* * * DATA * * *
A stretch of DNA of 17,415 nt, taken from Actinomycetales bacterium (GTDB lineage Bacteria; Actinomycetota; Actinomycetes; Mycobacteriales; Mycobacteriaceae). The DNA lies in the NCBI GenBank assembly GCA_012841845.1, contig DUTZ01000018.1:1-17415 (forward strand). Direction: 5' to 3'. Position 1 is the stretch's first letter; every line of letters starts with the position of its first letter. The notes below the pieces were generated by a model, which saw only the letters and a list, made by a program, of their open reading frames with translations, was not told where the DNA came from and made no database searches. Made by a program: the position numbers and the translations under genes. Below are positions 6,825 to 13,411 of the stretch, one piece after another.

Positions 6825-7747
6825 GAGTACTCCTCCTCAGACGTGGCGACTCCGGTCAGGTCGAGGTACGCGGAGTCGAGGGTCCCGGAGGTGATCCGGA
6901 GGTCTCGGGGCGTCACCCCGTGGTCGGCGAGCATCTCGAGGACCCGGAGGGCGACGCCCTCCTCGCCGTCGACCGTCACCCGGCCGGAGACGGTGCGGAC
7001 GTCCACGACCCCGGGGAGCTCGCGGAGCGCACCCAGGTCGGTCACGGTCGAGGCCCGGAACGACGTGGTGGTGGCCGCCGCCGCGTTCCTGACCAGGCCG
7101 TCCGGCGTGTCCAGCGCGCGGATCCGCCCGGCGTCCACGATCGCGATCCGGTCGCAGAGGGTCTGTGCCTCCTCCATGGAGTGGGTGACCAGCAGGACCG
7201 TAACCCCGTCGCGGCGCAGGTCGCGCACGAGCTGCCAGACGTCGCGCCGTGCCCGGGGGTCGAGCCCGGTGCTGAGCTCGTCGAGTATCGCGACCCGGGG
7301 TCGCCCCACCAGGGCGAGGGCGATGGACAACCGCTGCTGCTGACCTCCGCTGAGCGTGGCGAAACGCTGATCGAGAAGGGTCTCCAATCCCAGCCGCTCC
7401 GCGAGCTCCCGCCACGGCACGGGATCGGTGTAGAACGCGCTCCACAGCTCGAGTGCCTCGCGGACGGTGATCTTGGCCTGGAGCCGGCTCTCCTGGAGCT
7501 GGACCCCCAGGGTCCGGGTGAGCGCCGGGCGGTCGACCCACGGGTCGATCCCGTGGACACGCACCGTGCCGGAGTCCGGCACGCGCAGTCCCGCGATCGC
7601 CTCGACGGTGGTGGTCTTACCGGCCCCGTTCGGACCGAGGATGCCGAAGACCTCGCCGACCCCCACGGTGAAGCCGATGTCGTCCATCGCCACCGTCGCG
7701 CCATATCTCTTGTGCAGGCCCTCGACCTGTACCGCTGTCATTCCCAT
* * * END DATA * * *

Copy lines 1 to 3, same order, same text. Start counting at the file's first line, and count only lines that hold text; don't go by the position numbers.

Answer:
A stretch of DNA of 17,415 nt, taken from Actinomycetales bacterium (GTDB lineage Bacteria; Actinomycetota; Actinomycetes; Mycobacteriales; Mycobacteriaceae). The DNA lies in the NCBI GenBank assembly GCA_012841845.1, contig DUTZ01000018.1:1-17415 (forward strand). Direction: 5' to 3'. Position 1 is the stretch's first letter; every line of letters starts with the position of its first letter. The notes below the pieces were generated by a model, which saw only the letters and a list, made by a program, of their open reading frames with translations, was not told where the DNA came from and made no database searches. Made by a program: the position numbers and the translations under genes. Below are positions 6,825 to 13,411 of the stretch, one piece after another.

Positions 6825-7747
6825 GAGTACTCCTCCTCAGACGTGGCGACTCCGGTCAGGTCGAGGTACGCGGAGTCGAGGGTCCCGGAGGTGATCCGGA